The Meaning Behind “Walk of Life” by Dire Straits and How It Was Inspired by a Photo

The 1985 album Brothers in Arms boosted the veteran rockers Dire Straits to new levels of popularity, with the smash single “Money for Nothing” grabbing many of the headlines. “Walk of Life,” as unassuming as “Money for Nothing” was attention-getting, also charmed audiences on its way to the Top 10 upon its release.

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What is the song about? What inspired Mark Knopfler to write it? And how did a counterintuitive video help it out on the way to its chart success? Let’s put on our busking shoes and take the “Walk of Life” once more, shall we?

A “Money” Single

The idea that Dire Straits would hit a career peak five albums into their career would have seemed a fanciful one before the fact. They had achieved a consistent excellence through their first four records, which were characterized by Knopfler’s fluid guitar work, his eloquent songwriting, and instrumental chemistry that helped the band transcend their early pub-rock trappings to become reliable arena-fillers.

Brothers in Arms didn’t represent a major leap in quality from the band’s previous records or anything like that. But in “Money for Nothing,” it had a single that transcended the band’s status in the rock world and make them unlikely pop stars. And it made it more likely that future songs from the album would get a good listen.

Then again, it’s possible that “Walk of Life” might have broken through anyway. With a memorable synth riff that Knopfler said reminded him of Cajun music, it had a grabby hook. One of the videos produced for the song also caught fire at MTV. Oddly enough, this clip, which capitalized on the sports bloopers craze of the time, had little to do with the content of the song.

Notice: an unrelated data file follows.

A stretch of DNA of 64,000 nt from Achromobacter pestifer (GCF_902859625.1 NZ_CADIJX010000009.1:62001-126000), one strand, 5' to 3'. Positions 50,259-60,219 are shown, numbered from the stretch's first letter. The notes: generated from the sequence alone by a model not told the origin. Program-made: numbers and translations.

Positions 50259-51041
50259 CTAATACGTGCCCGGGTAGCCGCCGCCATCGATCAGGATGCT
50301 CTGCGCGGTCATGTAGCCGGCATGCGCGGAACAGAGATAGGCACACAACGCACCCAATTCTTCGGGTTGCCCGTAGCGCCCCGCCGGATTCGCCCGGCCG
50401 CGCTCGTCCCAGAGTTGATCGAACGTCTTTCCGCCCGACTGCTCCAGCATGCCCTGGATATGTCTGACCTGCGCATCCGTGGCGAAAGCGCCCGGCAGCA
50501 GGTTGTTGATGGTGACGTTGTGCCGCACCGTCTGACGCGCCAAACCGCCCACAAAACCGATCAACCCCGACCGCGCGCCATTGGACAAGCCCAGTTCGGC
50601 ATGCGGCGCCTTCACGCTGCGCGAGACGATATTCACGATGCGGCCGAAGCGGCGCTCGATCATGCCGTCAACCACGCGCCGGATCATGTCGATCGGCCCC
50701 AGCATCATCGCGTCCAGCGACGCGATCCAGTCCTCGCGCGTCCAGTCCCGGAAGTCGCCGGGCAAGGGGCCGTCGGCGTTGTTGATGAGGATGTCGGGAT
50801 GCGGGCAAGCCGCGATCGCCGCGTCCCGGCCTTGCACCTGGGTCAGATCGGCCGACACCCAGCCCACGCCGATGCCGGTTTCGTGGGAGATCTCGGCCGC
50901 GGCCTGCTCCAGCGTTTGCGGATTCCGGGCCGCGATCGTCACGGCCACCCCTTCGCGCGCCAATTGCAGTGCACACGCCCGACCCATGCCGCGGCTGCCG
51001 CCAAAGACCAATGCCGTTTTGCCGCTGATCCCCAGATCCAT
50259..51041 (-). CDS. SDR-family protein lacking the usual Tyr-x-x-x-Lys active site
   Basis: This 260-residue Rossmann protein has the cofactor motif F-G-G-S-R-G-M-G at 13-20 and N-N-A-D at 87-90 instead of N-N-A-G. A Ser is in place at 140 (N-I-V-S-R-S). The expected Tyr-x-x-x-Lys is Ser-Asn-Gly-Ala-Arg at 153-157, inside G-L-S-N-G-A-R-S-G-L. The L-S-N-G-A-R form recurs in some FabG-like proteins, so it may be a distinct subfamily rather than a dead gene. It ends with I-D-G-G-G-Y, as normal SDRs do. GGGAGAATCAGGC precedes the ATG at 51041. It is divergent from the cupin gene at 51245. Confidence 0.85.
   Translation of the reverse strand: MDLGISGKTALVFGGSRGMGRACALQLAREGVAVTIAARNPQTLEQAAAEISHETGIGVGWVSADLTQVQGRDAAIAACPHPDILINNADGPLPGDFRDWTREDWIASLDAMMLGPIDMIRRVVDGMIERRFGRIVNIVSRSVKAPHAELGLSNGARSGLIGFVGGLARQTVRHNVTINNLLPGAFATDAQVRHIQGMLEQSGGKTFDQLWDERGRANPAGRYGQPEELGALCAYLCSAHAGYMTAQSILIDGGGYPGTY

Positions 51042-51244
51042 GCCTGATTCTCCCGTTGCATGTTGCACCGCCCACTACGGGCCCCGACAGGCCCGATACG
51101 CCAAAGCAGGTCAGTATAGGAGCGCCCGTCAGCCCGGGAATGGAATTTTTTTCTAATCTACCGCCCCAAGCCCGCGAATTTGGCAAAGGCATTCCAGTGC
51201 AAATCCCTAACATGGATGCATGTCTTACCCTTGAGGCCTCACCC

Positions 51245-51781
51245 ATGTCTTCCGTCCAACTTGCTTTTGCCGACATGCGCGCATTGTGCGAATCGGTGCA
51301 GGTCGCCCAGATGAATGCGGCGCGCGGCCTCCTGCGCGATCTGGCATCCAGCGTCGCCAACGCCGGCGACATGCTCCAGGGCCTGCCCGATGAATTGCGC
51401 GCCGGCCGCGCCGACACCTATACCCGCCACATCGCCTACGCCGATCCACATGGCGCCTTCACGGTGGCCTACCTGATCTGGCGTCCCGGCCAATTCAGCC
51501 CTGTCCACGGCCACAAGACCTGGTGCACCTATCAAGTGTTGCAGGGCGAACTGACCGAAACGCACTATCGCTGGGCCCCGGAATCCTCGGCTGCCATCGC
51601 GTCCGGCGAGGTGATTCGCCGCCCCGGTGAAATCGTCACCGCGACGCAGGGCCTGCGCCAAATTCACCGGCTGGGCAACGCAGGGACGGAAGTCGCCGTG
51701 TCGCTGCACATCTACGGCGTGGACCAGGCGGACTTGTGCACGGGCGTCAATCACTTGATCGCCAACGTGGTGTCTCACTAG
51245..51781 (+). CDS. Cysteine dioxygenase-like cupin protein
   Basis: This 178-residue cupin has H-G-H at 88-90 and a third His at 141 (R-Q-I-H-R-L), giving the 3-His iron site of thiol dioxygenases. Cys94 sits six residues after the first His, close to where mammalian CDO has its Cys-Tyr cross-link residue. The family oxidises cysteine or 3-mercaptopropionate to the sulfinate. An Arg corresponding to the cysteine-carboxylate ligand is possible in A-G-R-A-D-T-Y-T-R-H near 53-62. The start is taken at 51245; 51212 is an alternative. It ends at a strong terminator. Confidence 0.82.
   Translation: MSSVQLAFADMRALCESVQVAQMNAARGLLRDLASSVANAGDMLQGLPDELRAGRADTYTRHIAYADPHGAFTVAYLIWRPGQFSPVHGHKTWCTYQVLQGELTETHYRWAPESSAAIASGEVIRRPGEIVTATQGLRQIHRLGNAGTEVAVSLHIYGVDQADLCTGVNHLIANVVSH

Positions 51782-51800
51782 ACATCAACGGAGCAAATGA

One for the Buskers

For those who don’t know, a busker is someone who plays some sort of instrument in a public place in an informal concert of sorts, hoping to make some money for tips. There’s an especially long tradition of that in Great Britain, from which Knopfler hails. He explained to Ultimate Classic Rock how “Walk of Life” started with a photo:

“I saw a photograph of a kid playing a guitar in a subway, turning his face to the wall to get a good reverb. When I started playing the guitar, because I didn’t have an amplifier, I’d put the head of the guitar on the arm of a chair and put my head on the guitar to try and get into a loud noise. It kinda reminded me of that, I suppose.”

“Walk of Life” originally was nothing but a candidate for a B-side. Eventually, those who heard it started loving it. Not only did it make Brothers in Arms, but it also was chosen as a single.

What is “Walk of Life” About?

On its surface, “Walk of Life” tells the story of a busker named Johnny. But in truth, it’s really about Knopfler paying tribute to the craft involved in drawing in stray audiences with skill and charisma. This guy has all the technique (backbeat, the talking blues) and the intangibles (dedication, devotion).

Knopfler name-drops several popular R&B songs in the lyrics, and then suggests that Johnny can make the emotional content of those songs work in any context: Turning all the nighttime into the day. In the final moments, he seems to expand his admiration to the power music itself to transcend the negative: And after all the violence and double-talk / There’s just a song in all the trouble and the strife / You do the walk, yeah, you do the walk of life.

Of course, Mark Knopfler, an ace guitarist in his own right, knew whereof he was speaking with “Walk of Life.” That it became a hit single and helped to shine further light on the busking pastime likely delighted him. Not to mention that many buskers these days now play their own version of the Dire Straits song that immortalized them in the first place.

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Photo by Fin Costello/Redferns

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